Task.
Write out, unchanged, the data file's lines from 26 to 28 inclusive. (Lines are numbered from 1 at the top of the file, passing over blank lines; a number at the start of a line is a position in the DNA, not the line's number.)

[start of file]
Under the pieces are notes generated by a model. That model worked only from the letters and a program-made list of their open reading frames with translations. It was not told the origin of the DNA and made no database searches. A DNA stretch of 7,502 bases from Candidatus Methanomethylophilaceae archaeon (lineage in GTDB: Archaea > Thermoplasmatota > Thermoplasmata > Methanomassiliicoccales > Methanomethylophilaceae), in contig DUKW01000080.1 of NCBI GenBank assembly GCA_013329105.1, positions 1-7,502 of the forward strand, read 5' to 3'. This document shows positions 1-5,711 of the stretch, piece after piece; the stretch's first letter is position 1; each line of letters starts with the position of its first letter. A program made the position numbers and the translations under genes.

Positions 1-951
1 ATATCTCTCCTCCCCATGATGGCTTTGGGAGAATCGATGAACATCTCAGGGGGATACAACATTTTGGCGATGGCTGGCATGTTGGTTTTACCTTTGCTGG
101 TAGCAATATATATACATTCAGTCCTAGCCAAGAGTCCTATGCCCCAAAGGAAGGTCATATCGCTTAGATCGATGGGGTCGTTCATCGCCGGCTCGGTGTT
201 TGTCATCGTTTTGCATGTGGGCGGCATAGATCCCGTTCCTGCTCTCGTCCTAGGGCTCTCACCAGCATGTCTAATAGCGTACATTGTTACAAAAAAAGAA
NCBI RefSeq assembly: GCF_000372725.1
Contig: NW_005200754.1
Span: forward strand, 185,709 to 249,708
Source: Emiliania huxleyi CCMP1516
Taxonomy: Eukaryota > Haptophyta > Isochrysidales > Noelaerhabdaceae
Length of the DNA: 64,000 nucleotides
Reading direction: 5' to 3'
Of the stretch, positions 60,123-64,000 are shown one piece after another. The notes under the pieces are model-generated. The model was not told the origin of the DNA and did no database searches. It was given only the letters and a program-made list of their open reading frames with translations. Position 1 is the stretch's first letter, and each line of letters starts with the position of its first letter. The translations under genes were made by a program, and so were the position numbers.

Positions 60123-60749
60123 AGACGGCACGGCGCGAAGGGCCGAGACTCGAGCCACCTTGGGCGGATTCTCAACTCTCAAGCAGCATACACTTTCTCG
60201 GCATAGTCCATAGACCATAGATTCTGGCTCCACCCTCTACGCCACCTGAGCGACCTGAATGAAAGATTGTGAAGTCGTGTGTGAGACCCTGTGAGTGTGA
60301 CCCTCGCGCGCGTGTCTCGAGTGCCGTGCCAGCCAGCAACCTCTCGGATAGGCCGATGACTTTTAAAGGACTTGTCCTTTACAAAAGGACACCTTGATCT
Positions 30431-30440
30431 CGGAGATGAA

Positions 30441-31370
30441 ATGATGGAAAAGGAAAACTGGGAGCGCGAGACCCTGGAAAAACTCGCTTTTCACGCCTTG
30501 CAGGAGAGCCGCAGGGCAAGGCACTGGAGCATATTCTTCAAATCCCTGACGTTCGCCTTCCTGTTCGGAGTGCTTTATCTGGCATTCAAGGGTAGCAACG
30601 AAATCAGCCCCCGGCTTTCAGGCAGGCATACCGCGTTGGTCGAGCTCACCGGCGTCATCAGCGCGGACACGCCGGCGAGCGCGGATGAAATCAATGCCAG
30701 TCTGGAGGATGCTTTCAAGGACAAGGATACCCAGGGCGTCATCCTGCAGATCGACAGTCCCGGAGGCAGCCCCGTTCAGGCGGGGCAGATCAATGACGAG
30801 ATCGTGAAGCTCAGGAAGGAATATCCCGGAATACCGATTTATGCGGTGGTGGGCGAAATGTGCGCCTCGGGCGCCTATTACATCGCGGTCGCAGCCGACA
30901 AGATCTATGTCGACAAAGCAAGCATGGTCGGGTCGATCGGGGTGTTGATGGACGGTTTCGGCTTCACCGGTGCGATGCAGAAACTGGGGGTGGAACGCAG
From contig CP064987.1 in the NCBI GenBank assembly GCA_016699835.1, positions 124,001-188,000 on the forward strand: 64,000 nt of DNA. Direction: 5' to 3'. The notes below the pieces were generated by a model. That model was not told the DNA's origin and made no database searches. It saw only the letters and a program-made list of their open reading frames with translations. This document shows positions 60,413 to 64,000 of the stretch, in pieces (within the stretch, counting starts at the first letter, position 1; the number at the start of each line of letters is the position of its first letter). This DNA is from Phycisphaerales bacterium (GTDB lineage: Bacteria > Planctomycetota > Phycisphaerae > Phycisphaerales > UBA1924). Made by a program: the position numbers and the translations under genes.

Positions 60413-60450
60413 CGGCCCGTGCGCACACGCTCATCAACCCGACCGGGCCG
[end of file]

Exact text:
30901 AGATCTATGTCGACAAAGCAAGCATGGTCGGGTCGATCGGGGTGTTGATGGACGGTTTCGGCTTCACCGGTGCGATGCAGAAACTGGGGGTGGAACGCAG
From contig CP064987.1 in the NCBI GenBank assembly GCA_016699835.1, positions 124,001-188,000 on the forward strand: 64,000 nt of DNA. Direction: 5' to 3'. The notes below the pieces were generated by a model. That model was not told the DNA's origin and made no database searches. It saw only the letters and a program-made list of their open reading frames with translations. This document shows positions 60,413 to 64,000 of the stretch, in pieces (within the stretch, counting starts at the first letter, position 1; the number at the start of each line of letters is the position of its first letter). This DNA is from Phycisphaerales bacterium (GTDB lineage: Bacteria > Planctomycetota > Phycisphaerae > Phycisphaerales > UBA1924). Made by a program: the position numbers and the translations under genes.

Positions 60413-60450